Smith, of Meals on Wheels by ACC, says volunteer contributions directly result in cost savings and a better product. She points to how the organization recently switched vendors for its home-delivered meals program to Brick House in Elk Grove, which prepares restaurant-quality frozen and hot meals (following certain nutritional standards).
The nonprofit 916 Ink in Sacramento had 80 volunteers who provided critical support in the past school year, says executive director Ian Hadley. Most volunteers work one-on-one with students or help get their writing ready for publication. He says volunteers are “the heart and soul” of the organization. Right now, 916 Ink could use at least 120 volunteers to accommodate the significant expansion of its creative writing and reading tutoring programs, Hadley says.
“We simply would not be able to have the same level of impact on our students’ academic and social-emotional journeys without our community volunteers,” Hadley says. “Everything that we do at Ink is centered around people giving of themselves to positively influence young people who need our attention, our time and our commitment.”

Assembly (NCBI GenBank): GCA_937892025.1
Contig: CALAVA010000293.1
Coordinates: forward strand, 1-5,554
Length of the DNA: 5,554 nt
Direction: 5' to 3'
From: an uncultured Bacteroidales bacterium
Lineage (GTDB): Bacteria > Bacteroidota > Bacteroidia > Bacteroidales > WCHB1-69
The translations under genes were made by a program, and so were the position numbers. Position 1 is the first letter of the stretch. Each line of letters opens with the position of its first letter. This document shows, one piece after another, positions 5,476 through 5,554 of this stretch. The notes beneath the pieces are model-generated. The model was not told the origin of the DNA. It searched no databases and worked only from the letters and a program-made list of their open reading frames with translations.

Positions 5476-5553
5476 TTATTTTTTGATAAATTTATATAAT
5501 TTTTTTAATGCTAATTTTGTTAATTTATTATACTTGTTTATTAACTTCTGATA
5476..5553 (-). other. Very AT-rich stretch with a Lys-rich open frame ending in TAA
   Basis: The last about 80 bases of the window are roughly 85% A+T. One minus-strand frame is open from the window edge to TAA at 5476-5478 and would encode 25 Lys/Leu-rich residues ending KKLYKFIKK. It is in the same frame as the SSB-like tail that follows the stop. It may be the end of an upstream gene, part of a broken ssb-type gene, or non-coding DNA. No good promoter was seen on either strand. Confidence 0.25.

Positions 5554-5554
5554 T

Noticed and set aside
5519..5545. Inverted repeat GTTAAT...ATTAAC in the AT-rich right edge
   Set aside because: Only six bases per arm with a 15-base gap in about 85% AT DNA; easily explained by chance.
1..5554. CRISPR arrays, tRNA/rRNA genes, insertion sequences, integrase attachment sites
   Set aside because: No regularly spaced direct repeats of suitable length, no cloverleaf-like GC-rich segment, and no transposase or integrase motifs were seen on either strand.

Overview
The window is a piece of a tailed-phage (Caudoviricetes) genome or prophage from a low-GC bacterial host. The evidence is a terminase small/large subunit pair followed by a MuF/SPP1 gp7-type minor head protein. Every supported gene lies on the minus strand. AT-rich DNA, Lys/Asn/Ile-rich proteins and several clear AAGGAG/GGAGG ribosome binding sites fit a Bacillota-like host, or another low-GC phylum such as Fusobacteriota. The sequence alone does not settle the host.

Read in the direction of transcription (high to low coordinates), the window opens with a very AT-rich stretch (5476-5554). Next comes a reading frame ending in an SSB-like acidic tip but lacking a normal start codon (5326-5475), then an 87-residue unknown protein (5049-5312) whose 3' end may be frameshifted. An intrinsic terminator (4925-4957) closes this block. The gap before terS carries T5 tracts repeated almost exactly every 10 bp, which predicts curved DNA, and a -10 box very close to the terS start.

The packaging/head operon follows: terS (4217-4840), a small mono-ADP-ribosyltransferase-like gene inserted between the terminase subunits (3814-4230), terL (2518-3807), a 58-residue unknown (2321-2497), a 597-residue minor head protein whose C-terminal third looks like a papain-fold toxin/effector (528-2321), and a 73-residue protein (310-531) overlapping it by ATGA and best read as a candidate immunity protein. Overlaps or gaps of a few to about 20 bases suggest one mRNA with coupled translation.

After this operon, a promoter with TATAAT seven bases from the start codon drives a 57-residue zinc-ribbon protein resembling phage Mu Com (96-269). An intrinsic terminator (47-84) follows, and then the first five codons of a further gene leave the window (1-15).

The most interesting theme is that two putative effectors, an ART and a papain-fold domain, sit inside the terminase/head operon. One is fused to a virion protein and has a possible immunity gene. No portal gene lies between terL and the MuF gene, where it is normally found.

Meanwhile, at Kaiser Permanente, hospice volunteers are part of a terminal patient’s interdisciplinary team, which includes physicians, nurses, other clinicians and pharmacists. They all come together to talk about the total care of the patient; insight provided by the volunteer is crucial to this process, Purcell says.
For Placer SPCA, Fratis estimates volunteers contribute up to 100,000 hours a year doing work that ensures the animals get quality care and attention. But more volunteers are needed, as there are always more tasks to be done. “We’re in constant triage,” she says. “We don’t know what to expect every day, and so we remain busy at all times.”